News

    Web Posts Suggest Terror Suspect was Lonely, Depressed

    Over 300 postings on Islamic forum describe experience as a Muslim, reveal strong feelings of isolation

    Internet postings believed to have been written by the Nigerian man accused of trying to bomb a U.S. airliner suggest that he was lonely and depressed.

    In more than 300 postings on an Islamic forum, beginning in 2005, a user named "Farouk1986" describes his experience as a Muslim and reveals strong feelings of isolation. In one January 2005 post, he wrote that he had no one to speak to, no one to consult and no one to support him. He said he felt lonely and depressed and did not know what to do.

    Officials have not confirmed that the postings were written by Umar Farouk Abdulmutallab, but details from the writings match his personal history and the username itself corresponds with his middle name and birth year.

    The Washington Post was the first to report on the postings.

    In the writings, the user states that he is from Nigeria, the 23-year-old suspect's home nation.

    "Farouk1986" also writes of having attended a British boarding school in the West African nation of Togo, as Abdulmutallab did. In posts from 2005, he said he was writing from Yemen, where Abdulmutallab is said to have lived for two different periods -- between 2004 and 2005 and from August to December of this year.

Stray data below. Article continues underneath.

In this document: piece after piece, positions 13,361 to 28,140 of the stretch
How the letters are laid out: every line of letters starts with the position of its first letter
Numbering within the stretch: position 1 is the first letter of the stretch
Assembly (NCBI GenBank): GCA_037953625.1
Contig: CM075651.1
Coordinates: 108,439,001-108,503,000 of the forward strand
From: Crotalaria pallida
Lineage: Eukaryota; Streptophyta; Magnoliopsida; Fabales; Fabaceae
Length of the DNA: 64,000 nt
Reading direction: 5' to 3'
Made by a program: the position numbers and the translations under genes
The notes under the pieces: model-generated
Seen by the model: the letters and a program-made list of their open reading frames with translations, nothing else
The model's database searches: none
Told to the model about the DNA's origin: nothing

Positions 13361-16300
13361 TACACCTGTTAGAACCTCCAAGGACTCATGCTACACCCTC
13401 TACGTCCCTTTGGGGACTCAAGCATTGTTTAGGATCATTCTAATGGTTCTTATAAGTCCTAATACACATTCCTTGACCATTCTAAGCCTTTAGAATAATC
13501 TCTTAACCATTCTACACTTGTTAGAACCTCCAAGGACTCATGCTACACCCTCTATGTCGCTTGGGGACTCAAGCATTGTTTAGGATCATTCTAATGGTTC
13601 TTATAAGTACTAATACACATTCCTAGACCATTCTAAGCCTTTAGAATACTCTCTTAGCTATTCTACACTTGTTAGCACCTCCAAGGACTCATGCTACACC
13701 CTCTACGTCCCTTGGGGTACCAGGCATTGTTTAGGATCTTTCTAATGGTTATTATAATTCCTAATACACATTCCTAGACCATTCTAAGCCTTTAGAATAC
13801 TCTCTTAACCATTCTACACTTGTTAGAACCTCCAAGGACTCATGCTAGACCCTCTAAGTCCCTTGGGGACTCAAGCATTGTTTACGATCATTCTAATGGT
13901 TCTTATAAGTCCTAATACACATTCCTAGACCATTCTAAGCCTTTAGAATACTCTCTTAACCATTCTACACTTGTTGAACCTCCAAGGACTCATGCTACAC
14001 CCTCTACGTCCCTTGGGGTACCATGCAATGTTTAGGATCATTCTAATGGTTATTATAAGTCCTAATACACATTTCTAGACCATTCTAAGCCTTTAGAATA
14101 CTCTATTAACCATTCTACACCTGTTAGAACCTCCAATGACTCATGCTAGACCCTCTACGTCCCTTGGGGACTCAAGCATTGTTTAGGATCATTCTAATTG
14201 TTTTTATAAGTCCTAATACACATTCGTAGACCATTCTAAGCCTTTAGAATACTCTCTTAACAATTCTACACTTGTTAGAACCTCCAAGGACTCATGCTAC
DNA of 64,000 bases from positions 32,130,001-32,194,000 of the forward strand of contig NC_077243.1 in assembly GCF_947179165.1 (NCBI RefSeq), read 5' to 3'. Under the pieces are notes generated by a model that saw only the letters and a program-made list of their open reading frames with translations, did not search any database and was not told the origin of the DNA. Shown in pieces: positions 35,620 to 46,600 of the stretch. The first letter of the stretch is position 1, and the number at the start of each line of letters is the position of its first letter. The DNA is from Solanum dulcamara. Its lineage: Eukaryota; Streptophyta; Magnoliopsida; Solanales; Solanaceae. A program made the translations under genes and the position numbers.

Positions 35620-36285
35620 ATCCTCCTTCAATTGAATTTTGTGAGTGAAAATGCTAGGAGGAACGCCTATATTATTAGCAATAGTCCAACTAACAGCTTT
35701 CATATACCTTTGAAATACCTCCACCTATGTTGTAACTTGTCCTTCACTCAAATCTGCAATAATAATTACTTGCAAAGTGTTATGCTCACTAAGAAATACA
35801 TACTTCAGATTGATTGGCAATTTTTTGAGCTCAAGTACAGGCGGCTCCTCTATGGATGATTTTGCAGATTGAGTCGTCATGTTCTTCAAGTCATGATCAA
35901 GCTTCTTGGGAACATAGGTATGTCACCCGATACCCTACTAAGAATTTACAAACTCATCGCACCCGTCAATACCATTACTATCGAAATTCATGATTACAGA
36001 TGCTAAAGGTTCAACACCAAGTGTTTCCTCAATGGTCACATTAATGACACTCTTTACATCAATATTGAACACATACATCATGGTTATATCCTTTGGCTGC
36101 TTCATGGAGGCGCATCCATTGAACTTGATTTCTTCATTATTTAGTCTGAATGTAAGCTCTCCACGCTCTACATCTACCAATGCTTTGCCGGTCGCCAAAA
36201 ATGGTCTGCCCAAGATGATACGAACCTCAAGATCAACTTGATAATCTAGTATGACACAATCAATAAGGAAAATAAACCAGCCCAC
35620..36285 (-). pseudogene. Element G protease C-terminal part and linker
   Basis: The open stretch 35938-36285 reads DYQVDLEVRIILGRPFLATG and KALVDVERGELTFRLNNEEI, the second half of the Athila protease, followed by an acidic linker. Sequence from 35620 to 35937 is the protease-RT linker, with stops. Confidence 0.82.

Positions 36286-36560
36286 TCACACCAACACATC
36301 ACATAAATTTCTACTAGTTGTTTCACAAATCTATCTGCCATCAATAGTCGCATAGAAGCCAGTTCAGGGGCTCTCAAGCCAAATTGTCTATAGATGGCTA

Abdulmutallab says he was trained by al-Qaida operatives in Yemen. He is charged with trying to destroy a Northwest Airlines jet traveling on Christmas Day from Amsterdam to Detroit. Authorities say he unsuccessfully tried to set off explosives hidden in his underwear as the plane was about to land.

    In an interview with VOA, a Somali man who was on the flight said he saw what looked like a fight break out at the front of the plane and that flames and smoke were coming from the same direction. He said passengers seated near the would-be bomber held on to him while flight attendants worked to put out the fire.

    This forum has been closed.
    Comments
         
    There are no comments in this forum. Be first and add one

    Featured Videos

    Your JavaScript is turned off or you have an old version of Adobe's Flash Player. Get the latest Flash player.
    Vietnamese-American Youth Optimistic About Obama's Visit to Vietnami
    X
    Elizabeth Lee
    May 22, 2016 6:04 AM